The OpenGLUILayer class implements these methods. It stores all frame box data in a dictionary of FrameBox instances. Each frame has a unique integer value to identify it. The FrameBox instances directly use the functionalities of an OpenGLLayer instance to show and hide (actually, the OpenGLUILayer instance). These tasks do not require any knowledge specific to a UI layer. We could have put these tasks in the OpenGLUILayer class, but as usual, the more we split code, the better it is.

Draw a frame box

To draw a frame box, we use nine tiles from the following tileset:

We draw each corner at tile size (32 per 32 pixels). For the others, we render them on faces larger than a tile. OpenGL automatically stretches them, so if the tile supports it, the rendering is correct.

Create a new frame box

The createFrameBox() method of the OpenGLUILayer class allocates the data required for a new frame box:

def createFrameBox(self, x1: float, y1: float, x2: float, y2: float) -> int:
    # Create id for new frame box
    self.__lastId += 1
    frameId = self.__lastId

    # Allocate faces
    faceIndex = self.addFaces(9)
    frame = FrameBox(faceIndex, x1, y1, x2, y2, self.tileWidth, self.tileHeight)
    self.__frameBoxes[frameId] = frame

    # Defines the faces

    return frameId

Lines 3-4 creates a new unique id. It is the simplest algorithm for that and is reliable as long as we create less than 2**63 - 1 boxes!

Lines 7-9 do the allocations. For a frame box, we need nine new faces (line 7). The addFaces() method returns the index of the first new face, and the index of the other faces are the following values, from faceIndex+1 to faceIndex+8. Then, we create a new instance of FrameBox with this first face index, as well as the size of the frame and tiles (line 8). Finally, we add the frame to the dictionary (line 9).

Line 12 shows the frame. It defines the location and tiles of its faces.

Show and hide a frame box

We let the frame show and hide: these procedures do not require any data outside the frame data, so there is no reason to do it in the OpenGLUILayer class:

def showFrameBox(self, frameId: int):

def hideFrameBox(self, frameId: int):

Delete a frame box

This method is also a bit tricky:

def deleteFrameBox(self, frameId: int):

    # Remove faces used by the frame box
    firstIndex = self.__frameBoxes[frameId].faceIndex
    lastIndex = firstIndex + 9
    self.removeFaces(firstIndex, lastIndex)

    # Remove the frame box from the dict
    del self.__frameBoxes[frameId]

    # Update face indexes
    for frameBox in self.__frameBoxes.values():
        if frameBox.faceIndex >= lastIndex:
            frameBox.faceIndex -= 9

Lines 4-6 compute the index range of the faces used by the frame. Then, it calls the removeFaces() method to remove then. After this call, the face indexes larger than the last index of the frame have changed.

Line 9 removes the frame from the dictionary.

Lines 12-14 update the face indexes larger than the last face index of the frame.

Show a frame box

The show() method of the FrameBox class sets all faces' location and tiles:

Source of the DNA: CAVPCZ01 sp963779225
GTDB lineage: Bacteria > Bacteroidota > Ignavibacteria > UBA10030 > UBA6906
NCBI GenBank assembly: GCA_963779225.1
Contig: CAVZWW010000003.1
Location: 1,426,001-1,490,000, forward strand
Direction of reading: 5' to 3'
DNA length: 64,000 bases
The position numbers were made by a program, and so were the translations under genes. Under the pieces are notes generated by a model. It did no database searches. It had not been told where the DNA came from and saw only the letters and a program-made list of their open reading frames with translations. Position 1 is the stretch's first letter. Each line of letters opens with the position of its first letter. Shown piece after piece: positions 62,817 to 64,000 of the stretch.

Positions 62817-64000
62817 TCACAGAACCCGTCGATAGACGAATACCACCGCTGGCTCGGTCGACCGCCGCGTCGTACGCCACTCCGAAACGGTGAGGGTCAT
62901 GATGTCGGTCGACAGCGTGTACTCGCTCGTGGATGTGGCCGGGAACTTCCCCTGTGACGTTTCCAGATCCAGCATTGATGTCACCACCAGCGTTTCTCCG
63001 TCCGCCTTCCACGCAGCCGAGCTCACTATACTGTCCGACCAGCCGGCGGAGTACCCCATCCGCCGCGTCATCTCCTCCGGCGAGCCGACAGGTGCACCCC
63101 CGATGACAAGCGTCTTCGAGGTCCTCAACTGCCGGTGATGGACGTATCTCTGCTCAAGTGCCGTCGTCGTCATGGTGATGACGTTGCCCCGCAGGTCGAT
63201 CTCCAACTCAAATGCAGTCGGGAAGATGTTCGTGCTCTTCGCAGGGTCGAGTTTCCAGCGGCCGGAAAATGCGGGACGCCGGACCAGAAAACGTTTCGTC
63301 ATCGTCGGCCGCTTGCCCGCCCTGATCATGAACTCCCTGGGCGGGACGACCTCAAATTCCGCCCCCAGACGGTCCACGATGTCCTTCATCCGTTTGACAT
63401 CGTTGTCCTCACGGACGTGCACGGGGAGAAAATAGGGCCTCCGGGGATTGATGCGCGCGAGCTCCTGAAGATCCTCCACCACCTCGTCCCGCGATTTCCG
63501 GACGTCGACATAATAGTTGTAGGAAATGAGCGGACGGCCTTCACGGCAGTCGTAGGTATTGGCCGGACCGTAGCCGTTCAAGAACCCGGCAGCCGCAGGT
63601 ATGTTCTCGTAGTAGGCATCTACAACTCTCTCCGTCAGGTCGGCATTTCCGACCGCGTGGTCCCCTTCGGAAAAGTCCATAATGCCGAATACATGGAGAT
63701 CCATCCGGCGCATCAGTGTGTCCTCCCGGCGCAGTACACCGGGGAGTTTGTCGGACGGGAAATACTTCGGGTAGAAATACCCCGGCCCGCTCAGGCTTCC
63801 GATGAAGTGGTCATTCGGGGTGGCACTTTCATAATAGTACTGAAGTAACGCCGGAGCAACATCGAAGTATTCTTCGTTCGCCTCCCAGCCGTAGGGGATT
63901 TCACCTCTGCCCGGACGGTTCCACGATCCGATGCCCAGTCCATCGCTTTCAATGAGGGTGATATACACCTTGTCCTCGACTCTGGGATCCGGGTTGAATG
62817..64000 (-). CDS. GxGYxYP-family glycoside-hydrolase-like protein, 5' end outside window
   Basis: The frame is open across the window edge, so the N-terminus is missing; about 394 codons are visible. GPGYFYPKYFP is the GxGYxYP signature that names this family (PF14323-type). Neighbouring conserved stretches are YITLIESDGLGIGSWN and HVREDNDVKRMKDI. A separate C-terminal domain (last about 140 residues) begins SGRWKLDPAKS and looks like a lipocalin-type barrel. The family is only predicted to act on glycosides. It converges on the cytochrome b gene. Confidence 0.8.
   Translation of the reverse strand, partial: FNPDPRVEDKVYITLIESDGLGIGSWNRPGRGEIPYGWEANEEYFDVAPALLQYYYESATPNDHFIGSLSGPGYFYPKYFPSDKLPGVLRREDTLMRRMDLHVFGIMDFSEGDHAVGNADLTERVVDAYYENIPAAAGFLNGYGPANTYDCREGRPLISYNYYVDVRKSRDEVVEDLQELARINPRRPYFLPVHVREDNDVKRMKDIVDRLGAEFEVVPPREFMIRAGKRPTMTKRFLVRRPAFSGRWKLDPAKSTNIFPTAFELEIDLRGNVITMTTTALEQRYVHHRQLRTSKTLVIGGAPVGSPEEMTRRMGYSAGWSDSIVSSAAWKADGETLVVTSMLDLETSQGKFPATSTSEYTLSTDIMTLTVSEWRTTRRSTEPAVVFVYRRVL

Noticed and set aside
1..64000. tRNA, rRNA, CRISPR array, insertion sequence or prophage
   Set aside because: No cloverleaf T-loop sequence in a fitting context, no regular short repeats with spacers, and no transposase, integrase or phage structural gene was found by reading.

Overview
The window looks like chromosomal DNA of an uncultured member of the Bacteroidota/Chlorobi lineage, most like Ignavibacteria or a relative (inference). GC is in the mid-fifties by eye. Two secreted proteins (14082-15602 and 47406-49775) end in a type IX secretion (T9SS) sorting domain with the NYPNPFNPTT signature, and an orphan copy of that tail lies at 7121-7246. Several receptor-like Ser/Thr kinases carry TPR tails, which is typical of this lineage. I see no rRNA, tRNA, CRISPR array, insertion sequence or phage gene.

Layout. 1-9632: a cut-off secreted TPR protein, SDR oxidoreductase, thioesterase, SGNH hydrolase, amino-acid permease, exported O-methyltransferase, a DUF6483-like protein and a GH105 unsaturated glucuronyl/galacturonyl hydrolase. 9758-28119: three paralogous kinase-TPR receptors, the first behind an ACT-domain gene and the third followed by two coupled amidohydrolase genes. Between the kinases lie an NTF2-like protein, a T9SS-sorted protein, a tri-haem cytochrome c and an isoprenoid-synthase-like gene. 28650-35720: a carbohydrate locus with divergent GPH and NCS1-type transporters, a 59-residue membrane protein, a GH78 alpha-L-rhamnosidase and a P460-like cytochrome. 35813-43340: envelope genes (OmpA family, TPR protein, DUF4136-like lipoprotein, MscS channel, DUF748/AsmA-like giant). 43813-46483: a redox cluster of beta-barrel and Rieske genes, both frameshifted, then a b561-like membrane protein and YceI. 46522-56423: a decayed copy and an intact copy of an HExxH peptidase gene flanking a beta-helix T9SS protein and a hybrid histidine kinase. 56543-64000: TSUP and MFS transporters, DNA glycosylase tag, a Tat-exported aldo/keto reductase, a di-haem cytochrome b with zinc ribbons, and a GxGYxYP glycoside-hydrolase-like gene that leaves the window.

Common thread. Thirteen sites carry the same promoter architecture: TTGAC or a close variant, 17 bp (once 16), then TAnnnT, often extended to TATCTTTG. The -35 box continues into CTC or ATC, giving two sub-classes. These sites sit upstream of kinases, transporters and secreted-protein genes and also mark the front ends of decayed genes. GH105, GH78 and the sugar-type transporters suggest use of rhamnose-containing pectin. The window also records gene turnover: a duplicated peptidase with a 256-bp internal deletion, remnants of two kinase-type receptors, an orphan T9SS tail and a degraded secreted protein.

def show(self, layer: OpenGLLayer):

    # Local variables (for readability)
    faceIndex = self.faceIndex
    x1 = self.x1
    y1 = self.y1
    x2 = self.x2
    y2 = self.y2
    tileWidth = self.tileWidth
    tileHeight = self.tileHeight

    # Top left
    layer.setFacePixelLocation(faceIndex, x1, y1, x1 + tileWidth, y1 + tileHeight)
    layer.setFacePixelTexture(faceIndex, 0, 0, tileWidth, tileHeight)
    faceIndex += 1

    # Top
    layer.setFacePixelLocation(faceIndex, x1 + tileWidth, y1, x2 - tileWidth, y1 + tileHeight)
    layer.setFacePixelTexture(faceIndex, tileWidth, 0, 2 * tileWidth, tileHeight)
    faceIndex += 1

    # Top right
    layer.setFacePixelLocation(faceIndex, x2 - tileWidth, y1, x2, y1 + tileHeight)
    layer.setFacePixelTexture(faceIndex, 2 * tileWidth, 0, 3 * tileWidth, tileHeight)
    faceIndex += 1

    # Right
    layer.setFacePixelLocation(faceIndex, x2 - tileWidth, y1 + tileHeight, x2, y2 - tileHeight)
    layer.setFacePixelTexture(faceIndex, 2 * tileWidth, tileHeight, 3 * tileWidth, 2 * tileHeight)
    faceIndex += 1

    # Bottom right
    layer.setFacePixelLocation(faceIndex, x2 - tileWidth, y2 - tileHeight, x2, y2)
    layer.setFacePixelTexture(faceIndex, 2 * tileWidth, 2 * tileHeight, 3 * tileWidth, 3 * tileHeight)
    faceIndex += 1

    # Bottom
    layer.setFacePixelLocation(faceIndex, x1 + tileWidth, y2 - tileHeight, x2 - tileWidth, y2)
    layer.setFacePixelTexture(faceIndex, tileWidth, 2 * tileHeight, 2 * tileWidth, 3 * tileHeight)
    faceIndex += 1

    # Bottom left
    layer.setFacePixelLocation(faceIndex, x1, y2 - tileHeight, x1 + tileWidth, y2)
    layer.setFacePixelTexture(faceIndex, 0, 2 * tileHeight, tileWidth, 3 * tileHeight)
    faceIndex += 1

    # Left
    layer.setFacePixelLocation(faceIndex, x1, y1 + tileHeight, x1 + tileWidth, y2 - tileHeight)
    layer.setFacePixelTexture(faceIndex, 0, tileHeight, tileWidth, 2 * tileHeight)
    faceIndex += 1

    # Center
    layer.setFacePixelLocation(faceIndex, x1 + tileWidth, y1 + tileHeight, x2 - tileWidth, y2 - tileHeight)
    layer.setFacePixelTexture(faceIndex, tileWidth, tileHeight, 2 * tileWidth, 2 * tileHeight)
    faceIndex += 1

Hide a frame box

To hide a frame box, we only need to replace the tile of each face with a transparent one, which does the hideFace()method:

def hide(self, layer: OpenGLLayer):
    for faceIndex in range(9):
        layer.hideFace(self.faceIndex + faceIndex)

Final program

Download code & assets

In the next post, I start to create some game data to test the facade.